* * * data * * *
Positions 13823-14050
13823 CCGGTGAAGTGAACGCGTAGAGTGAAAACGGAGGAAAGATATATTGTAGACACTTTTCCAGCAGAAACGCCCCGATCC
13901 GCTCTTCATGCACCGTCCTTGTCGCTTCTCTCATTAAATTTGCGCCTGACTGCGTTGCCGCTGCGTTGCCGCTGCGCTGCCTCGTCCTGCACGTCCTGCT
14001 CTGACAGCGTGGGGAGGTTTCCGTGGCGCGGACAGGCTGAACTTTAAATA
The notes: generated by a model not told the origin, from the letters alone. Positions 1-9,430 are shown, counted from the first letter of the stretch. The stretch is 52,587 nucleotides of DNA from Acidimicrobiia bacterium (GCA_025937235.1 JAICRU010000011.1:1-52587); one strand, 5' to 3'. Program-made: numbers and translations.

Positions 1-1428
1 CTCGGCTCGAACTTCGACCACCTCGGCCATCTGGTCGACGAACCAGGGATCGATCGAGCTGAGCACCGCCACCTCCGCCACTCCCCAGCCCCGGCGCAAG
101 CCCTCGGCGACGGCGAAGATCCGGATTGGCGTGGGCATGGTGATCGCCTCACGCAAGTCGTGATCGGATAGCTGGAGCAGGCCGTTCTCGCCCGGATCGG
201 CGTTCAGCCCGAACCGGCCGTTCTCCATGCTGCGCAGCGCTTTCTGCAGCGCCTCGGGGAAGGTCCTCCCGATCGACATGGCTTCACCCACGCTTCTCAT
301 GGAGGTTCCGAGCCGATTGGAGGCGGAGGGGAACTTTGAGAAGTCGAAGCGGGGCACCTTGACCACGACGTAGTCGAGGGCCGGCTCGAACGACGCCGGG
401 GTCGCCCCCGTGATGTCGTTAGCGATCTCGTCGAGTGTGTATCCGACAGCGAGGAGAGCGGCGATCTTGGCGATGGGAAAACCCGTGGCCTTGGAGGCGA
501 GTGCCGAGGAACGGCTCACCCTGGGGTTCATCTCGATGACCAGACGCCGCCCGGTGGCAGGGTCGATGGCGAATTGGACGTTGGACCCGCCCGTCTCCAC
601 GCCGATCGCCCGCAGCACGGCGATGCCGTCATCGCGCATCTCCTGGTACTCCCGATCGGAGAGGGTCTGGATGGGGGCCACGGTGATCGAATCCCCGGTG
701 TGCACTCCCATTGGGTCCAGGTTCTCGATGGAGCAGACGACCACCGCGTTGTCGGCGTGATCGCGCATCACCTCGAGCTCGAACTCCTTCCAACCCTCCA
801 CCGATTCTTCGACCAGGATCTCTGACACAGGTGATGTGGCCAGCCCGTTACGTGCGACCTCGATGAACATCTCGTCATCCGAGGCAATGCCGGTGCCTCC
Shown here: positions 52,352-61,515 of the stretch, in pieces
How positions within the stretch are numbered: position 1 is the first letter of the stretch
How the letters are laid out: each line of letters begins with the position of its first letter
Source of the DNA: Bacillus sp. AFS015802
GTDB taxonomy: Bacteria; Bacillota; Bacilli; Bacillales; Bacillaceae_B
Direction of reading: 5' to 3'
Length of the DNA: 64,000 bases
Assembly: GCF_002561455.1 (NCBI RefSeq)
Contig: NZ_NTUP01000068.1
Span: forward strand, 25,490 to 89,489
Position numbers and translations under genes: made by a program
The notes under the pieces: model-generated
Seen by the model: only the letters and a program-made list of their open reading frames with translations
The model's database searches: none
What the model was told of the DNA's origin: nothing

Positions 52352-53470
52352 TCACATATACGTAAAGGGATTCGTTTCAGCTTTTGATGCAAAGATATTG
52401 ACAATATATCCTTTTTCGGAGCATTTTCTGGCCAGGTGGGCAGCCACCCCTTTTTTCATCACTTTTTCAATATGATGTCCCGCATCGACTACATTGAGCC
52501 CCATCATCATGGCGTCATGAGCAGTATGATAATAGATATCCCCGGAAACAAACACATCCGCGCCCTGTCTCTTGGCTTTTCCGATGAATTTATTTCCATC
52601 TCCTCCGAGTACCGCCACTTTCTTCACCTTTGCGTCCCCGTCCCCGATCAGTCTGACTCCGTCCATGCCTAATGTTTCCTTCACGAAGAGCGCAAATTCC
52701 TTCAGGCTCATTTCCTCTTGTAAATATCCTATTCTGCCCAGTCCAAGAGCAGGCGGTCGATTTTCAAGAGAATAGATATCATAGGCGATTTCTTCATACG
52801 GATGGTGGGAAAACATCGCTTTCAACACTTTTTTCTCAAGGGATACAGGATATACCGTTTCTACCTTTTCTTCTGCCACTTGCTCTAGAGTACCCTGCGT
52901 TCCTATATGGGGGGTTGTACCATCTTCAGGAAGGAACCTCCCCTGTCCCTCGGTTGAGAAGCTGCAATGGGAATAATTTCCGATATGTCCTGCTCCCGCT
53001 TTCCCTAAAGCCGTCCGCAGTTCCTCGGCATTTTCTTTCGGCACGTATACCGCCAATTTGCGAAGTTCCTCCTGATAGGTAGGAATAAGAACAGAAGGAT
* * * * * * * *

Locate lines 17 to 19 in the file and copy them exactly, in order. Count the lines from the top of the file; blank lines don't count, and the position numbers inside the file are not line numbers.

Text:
How positions within the stretch are numbered: position 1 is the first letter of the stretch
How the letters are laid out: each line of letters begins with the position of its first letter
Source of the DNA: Bacillus sp. AFS015802